ASH Daily News 17 July 2017
- Scotland: Target date to be set for smokefree prisons
- Scotland: Greenock campus grounds to go smokefree
- East of England: Winning poster for smokefree park initiative unveiled
- Ten years of smokefree legislation in Somerset
- USA: A promising decline in teen smoking
Scotland: Target date to be set for smokefree prisons
The Scottish Prison Service (SPS) is set to reveal the target date for Scotland’s prisons becoming smokefree.
The date will be announced at the launch of a major report into prison workers’ exposure to secondhand smoke. The large scale Tobacco in Prison Study (TIPS) was led by the University of Glasgow, with input from the University of Aberdeen. It is expected to show high levels of secondhand smoke in parts of some prisons.
A survey by the Scottish Prison Service in 2015 found that 72% of those in custody smoked – more than three times the rate of the general population.
Source: BBC, 17 July 2017
Scotland: Greenock campus grounds to go smokefree
Smoking is to be banned in the grounds of West College Scotland campuses in Greenock from next month.
The entire college – which also has sites in Paisley and Clydebank – is going smokefree from 1 August. The Greenock campuses are at Finnart Street and the Waterfront.
The decision to introduce a complete ban was made unanimously by a working group set up by the college’s health and safety committee and backed by management. The group included staff and students, smokers and non-smokers.
Source: Inverclyde Now, 15 July 2017
East of England: Winning poster for smokefree park initiative unveiled
A pupil has won a poster design competition to promote parks being smokefree zones. The contest was open to children across Hertsmere to encourage a voluntary smoking ban on all Hertsmere Borough Council parks. Stickers will also be going up encouraging visitors not to smoke when in and around play areas.
The initiative to stop people smoking in places where children may be affected is run by Hertsmere Health and Wellbeing Partnership and NHS Hertfordshire. Children have a greater risk of asthma, meningitis, respiratory conditions like bronchitis, coughs and colds, and cot death.
Source: Times Series, 14 July 2017
Ten years of smokefree legislation in Somerset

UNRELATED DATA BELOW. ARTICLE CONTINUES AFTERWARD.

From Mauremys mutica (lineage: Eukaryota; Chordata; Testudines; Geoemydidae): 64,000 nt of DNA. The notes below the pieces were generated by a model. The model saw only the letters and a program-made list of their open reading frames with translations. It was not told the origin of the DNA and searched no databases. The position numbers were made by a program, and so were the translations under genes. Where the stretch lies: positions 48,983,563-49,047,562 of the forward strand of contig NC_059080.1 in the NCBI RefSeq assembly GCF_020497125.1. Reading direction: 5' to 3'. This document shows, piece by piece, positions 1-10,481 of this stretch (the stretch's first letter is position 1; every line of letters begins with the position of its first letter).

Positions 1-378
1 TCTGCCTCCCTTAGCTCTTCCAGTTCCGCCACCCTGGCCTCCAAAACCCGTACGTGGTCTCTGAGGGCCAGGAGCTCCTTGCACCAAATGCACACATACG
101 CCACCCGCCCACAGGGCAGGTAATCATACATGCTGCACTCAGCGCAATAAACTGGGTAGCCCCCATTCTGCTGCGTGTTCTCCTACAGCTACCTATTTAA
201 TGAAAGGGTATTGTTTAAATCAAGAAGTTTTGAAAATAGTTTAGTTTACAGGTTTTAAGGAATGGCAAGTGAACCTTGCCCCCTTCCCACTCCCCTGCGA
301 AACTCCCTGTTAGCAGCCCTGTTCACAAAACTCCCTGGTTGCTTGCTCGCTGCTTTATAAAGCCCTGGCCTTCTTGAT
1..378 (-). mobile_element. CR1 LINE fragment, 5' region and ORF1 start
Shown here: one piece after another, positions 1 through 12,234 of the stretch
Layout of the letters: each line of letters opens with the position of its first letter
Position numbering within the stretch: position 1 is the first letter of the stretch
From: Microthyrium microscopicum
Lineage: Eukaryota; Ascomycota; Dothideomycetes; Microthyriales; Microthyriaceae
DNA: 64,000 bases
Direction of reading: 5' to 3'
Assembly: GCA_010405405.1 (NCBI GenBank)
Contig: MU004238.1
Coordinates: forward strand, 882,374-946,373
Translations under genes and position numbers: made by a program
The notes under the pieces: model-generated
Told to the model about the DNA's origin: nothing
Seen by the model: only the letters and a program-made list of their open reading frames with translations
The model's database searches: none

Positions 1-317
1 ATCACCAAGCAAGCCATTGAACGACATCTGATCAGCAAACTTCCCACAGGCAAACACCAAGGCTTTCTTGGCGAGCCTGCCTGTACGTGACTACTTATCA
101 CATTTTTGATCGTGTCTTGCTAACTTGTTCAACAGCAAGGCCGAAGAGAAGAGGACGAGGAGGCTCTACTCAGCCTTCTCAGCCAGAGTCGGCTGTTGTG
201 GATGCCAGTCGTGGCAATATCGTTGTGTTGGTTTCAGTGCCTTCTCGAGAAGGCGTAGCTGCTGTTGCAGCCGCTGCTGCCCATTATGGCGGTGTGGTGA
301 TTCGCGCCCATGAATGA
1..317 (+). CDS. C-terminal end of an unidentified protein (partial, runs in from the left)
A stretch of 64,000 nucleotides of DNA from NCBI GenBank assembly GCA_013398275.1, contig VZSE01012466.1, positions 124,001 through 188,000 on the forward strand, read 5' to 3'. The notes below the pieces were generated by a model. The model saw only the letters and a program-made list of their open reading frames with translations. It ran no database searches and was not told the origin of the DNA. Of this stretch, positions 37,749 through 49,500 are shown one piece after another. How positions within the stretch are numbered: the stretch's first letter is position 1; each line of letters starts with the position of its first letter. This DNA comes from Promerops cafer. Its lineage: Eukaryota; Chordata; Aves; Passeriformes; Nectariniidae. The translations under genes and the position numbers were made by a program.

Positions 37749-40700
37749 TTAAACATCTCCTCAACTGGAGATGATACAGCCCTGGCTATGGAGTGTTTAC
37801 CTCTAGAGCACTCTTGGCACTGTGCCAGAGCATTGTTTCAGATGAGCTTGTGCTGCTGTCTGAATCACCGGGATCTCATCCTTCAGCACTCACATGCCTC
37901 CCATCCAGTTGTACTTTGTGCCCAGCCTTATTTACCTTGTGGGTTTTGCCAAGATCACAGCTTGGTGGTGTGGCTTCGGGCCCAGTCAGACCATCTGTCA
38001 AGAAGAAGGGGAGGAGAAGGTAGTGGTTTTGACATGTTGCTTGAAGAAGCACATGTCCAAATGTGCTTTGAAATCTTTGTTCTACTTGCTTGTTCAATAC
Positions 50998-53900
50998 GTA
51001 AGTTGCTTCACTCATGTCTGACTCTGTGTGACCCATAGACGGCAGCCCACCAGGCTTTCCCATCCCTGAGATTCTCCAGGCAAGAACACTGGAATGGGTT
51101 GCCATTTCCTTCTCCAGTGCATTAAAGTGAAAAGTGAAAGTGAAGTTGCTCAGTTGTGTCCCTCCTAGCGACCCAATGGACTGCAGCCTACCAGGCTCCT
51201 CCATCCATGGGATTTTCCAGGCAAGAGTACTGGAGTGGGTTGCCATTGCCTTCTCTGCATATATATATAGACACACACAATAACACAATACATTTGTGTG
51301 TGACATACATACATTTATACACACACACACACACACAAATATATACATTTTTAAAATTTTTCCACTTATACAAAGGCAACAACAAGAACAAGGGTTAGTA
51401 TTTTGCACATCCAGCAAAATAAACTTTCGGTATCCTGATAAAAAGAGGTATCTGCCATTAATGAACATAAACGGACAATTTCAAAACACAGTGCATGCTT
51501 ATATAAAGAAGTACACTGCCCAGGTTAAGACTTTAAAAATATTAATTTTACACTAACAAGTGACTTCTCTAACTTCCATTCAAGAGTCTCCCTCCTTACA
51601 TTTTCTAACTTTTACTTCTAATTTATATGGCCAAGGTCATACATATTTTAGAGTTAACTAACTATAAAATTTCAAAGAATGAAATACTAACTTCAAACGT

This month marks ten years since England decided to put a ban on smoking in indoor public places. Figures suggest that there are around 230,000 fewer smokers in the South West since the ban came into place.
ASH director of policy, Hazel Cheeseman, said: “Smoking prevalence is at an all-time low in the South West at 13.9 per cent but smoking remains the leading cause of preventable premature death, responsible for half the difference in life expectancy between the rich and the poor. Much more needs to be done to reduce health inequalities so that no-one is left behind. The Smokefree England survey shows there is strong support for more action to tackle the harm caused by tobacco.”
Source: Chard and Ilminster News, 14 July 2017
USA: A promising decline in teen smoking
Amid the nationwide furore over the Senate draft health-care bill, a public-health victory has gone mostly unnoticed. According to a new report from the Centers for Disease Control and Prevention, the estimated number of middle and high school students who are tobacco users dropped from 4.7 million in 2015 to 3.9 million in 2016.
The downturn is a success for advocates and officials who have worked to curb teen tobacco use — but it should not be heralded as the end of the road.
Teenage smoking has long been one of the most serious public-health issues. Smoking is the leading cause of preventable death in the United States, and 9 in 10 American smokers had their first taste of tobacco before the age of 18.
Source: Washington Post, 16 July 2017